Skip to content

New Rules In China Could Affect TikTok Sale To A Company In The U.S.


China has announced new technology export rules that could affect the sale of TikTok to a company in the U.S.

As we have previously reported TikTok is in the process of selling. ByteDance which is the Beijing based company that owns TikTok has been in talks with various companies including, Microsoft, Twitter, Netflix, Oracle, and even Walmart.

President Trump has been unhappy with the idea of TikTok being bought by an American company due to security reasons and on the 6th of August, he signed an executive order blocking all transactions with ByteDance and demanded that an American company purchase TikTok’s US business.

Then on the 14th of August Trump signed an order giving ByteDance 90 days to sell or spin-off TikTok in the U.S.

On Friday the 28th of August China updated its export control rules to cover a variety of technologies it deemed sensitive, including technology that sounded a lot like TikTok’s personalized recommendation engine. New restrictions and bans were issued on tech exports, requiring companies to seek government approval – a process that can take up to 30 days. These rules hadn’t been updated since 2008, which is suspicious and is believed to be a move against Trump’s earlier ruling.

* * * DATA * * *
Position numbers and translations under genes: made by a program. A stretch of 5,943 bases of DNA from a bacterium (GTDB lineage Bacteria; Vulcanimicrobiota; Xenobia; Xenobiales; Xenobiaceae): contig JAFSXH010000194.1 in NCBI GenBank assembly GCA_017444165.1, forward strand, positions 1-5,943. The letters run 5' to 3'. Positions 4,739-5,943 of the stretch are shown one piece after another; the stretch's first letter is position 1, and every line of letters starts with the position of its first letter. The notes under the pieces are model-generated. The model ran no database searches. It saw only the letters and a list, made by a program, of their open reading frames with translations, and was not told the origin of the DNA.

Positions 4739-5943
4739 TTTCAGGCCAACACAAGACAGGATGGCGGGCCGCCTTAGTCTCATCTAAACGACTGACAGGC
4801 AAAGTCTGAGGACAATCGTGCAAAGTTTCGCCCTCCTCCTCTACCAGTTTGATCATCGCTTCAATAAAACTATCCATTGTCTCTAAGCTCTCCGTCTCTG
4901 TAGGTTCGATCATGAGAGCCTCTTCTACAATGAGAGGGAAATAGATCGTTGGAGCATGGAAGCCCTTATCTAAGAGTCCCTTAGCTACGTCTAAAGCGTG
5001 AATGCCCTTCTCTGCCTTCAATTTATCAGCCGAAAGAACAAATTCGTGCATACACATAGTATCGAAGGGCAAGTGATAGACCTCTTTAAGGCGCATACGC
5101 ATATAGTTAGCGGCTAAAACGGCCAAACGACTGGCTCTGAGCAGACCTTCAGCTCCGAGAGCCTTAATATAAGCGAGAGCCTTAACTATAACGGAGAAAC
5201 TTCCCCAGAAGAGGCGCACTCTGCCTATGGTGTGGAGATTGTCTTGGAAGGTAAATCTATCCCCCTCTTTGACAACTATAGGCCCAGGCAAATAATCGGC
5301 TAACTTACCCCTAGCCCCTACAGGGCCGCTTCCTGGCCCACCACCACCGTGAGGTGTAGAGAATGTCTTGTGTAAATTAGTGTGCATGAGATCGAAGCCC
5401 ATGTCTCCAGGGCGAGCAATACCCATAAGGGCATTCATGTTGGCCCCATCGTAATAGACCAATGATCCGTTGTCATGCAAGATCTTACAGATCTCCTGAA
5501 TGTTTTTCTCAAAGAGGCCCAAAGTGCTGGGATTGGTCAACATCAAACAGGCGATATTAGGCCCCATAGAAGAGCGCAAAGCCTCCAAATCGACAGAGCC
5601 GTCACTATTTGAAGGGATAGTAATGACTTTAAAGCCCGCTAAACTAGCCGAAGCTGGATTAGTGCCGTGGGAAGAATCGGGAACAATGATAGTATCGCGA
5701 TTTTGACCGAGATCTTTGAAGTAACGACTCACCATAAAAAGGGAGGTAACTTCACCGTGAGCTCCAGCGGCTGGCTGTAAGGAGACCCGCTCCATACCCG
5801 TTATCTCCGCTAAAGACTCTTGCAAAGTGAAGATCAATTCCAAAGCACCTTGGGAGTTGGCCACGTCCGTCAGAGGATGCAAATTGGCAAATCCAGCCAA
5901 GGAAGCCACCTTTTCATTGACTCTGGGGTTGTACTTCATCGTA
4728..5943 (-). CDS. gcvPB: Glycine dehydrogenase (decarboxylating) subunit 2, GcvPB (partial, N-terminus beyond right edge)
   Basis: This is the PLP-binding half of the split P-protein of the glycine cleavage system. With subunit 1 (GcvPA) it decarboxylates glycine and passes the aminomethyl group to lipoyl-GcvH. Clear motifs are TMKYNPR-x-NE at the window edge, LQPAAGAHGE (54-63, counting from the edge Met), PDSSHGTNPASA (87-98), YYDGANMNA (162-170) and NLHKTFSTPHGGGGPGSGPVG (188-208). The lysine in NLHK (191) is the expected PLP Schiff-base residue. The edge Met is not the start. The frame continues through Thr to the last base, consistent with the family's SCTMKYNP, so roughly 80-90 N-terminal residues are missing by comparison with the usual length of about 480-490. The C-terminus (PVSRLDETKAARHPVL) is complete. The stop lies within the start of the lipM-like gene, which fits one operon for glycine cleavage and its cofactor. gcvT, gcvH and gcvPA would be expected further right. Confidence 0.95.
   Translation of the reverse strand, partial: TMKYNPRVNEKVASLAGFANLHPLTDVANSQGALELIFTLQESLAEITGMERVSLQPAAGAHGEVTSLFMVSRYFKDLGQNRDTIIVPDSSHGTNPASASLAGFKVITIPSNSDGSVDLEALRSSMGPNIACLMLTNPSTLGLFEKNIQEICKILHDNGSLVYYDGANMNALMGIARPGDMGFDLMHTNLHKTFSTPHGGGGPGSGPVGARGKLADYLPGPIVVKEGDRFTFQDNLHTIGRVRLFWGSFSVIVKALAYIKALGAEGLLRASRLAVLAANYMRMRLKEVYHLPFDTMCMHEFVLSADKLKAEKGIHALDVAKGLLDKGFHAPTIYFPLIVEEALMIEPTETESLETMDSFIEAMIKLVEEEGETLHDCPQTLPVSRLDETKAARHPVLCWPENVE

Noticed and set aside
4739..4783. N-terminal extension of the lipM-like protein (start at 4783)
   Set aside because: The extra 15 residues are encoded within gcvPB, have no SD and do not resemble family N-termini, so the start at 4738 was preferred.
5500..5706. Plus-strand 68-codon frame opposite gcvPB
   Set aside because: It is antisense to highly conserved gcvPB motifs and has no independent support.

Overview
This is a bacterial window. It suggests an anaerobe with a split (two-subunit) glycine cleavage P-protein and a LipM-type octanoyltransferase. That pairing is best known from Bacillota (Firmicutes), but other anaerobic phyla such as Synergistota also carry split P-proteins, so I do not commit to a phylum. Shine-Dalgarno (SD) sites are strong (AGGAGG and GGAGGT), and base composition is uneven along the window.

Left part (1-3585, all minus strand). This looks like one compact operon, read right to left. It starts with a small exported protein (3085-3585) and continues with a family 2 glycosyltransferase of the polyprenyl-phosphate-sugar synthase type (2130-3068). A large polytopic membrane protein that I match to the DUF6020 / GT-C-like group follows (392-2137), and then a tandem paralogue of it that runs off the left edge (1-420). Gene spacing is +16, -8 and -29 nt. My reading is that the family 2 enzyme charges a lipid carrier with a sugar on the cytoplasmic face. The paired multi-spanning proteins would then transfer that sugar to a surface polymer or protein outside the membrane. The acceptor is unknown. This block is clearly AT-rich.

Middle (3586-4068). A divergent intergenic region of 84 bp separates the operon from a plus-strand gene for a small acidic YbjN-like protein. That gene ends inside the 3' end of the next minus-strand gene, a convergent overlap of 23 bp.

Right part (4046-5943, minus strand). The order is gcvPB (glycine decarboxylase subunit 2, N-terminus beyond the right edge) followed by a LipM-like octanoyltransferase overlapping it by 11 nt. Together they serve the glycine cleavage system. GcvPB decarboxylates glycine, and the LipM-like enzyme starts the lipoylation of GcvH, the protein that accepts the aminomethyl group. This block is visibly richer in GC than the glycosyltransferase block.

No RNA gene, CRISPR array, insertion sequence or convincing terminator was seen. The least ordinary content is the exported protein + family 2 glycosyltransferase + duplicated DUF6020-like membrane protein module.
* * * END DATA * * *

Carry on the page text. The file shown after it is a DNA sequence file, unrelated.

Then on Saturday, a published commentary by a professor in China stated that the new rule would mean that ByteDance might actually need a license to sell its technology to an American company.

New Rules In China Could Affect TikTok Sale To A Company In The U.S.

There were Some technologies that were removed from the list of regulated exports, including vaccine technologies, but the 23 new additions included tech relating to AI interfaces, voice recognition, and content recommendation analysis.

The move from Beijing will ensnare TikTok and any potential American buyers, wedging them in a struggle between China and the U.S. over the future of global technology. 

A senior adviser at the Washington-based Center for Strategic and International Studies who studies Chinese Economic policies has stated: “At a minimum, they’re flexing their muscles and saying, ‘We get a say in this and we’re not going to be bystanders.’”

ByteDance has said that it was aware of the new rules and “strictly abide by the regulations”.

All this disruption has already caused upheaval inside ByteDance as just last week TikTok’s recently appointed chief executive, the former Disney executive Kevin Mayer, resigned citing the political situation.

Who knows what the future will hold for this technology giant, but you can be sure that we will be keeping you up to date with all the latest news on this ongoing issue.